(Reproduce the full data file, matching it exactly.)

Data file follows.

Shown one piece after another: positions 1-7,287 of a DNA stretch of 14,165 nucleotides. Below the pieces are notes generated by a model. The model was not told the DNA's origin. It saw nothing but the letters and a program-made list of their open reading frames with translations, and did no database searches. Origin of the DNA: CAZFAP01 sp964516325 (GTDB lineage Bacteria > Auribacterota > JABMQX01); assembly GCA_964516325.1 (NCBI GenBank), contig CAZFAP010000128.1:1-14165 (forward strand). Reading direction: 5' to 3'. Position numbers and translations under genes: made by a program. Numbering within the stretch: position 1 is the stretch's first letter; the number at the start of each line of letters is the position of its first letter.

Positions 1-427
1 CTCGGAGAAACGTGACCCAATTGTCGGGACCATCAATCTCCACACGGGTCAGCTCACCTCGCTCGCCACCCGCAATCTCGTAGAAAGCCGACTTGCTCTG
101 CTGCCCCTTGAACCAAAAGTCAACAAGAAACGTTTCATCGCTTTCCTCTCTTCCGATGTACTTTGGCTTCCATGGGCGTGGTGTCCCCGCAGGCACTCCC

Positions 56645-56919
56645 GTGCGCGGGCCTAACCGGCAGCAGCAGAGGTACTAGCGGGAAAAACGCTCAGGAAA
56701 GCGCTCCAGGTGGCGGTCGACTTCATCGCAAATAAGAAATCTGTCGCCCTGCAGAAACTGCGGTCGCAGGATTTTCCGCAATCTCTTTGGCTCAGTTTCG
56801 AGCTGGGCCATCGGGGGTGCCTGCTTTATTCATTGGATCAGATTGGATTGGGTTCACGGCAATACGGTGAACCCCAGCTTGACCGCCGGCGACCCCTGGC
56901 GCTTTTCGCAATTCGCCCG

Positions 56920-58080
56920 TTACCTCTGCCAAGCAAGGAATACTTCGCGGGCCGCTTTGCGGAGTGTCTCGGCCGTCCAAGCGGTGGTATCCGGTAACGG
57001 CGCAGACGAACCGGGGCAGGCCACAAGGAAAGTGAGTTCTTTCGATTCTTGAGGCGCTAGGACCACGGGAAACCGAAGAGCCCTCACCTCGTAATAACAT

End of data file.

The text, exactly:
Shown one piece after another: positions 1-7,287 of a DNA stretch of 14,165 nucleotides. Below the pieces are notes generated by a model. The model was not told the DNA's origin. It saw nothing but the letters and a program-made list of their open reading frames with translations, and did no database searches. Origin of the DNA: CAZFAP01 sp964516325 (GTDB lineage Bacteria > Auribacterota > JABMQX01); assembly GCA_964516325.1 (NCBI GenBank), contig CAZFAP010000128.1:1-14165 (forward strand). Reading direction: 5' to 3'. Position numbers and translations under genes: made by a program. Numbering within the stretch: position 1 is the stretch's first letter; the number at the start of each line of letters is the position of its first letter.

Positions 1-427
1 CTCGGAGAAACGTGACCCAATTGTCGGGACCATCAATCTCCACACGGGTCAGCTCACCTCGCTCGCCACCCGCAATCTCGTAGAAAGCCGACTTGCTCTG
101 CTGCCCCTTGAACCAAAAGTCAACAAGAAACGTTTCATCGCTTTCCTCTCTTCCGATGTACTTTGGCTTCCATGGGCGTGGTGTCCCCGCAGGCACTCCC

Positions 56645-56919
56645 GTGCGCGGGCCTAACCGGCAGCAGCAGAGGTACTAGCGGGAAAAACGCTCAGGAAA
56701 GCGCTCCAGGTGGCGGTCGACTTCATCGCAAATAAGAAATCTGTCGCCCTGCAGAAACTGCGGTCGCAGGATTTTCCGCAATCTCTTTGGCTCAGTTTCG
56801 AGCTGGGCCATCGGGGGTGCCTGCTTTATTCATTGGATCAGATTGGATTGGGTTCACGGCAATACGGTGAACCCCAGCTTGACCGCCGGCGACCCCTGGC
56901 GCTTTTCGCAATTCGCCCG

Positions 56920-58080
56920 TTACCTCTGCCAAGCAAGGAATACTTCGCGGGCCGCTTTGCGGAGTGTCTCGGCCGTCCAAGCGGTGGTATCCGGTAACGG
57001 CGCAGACGAACCGGGGCAGGCCACAAGGAAAGTGAGTTCTTTCGATTCTTGAGGCGCTAGGACCACGGGAAACCGAAGAGCCCTCACCTCGTAATAACAT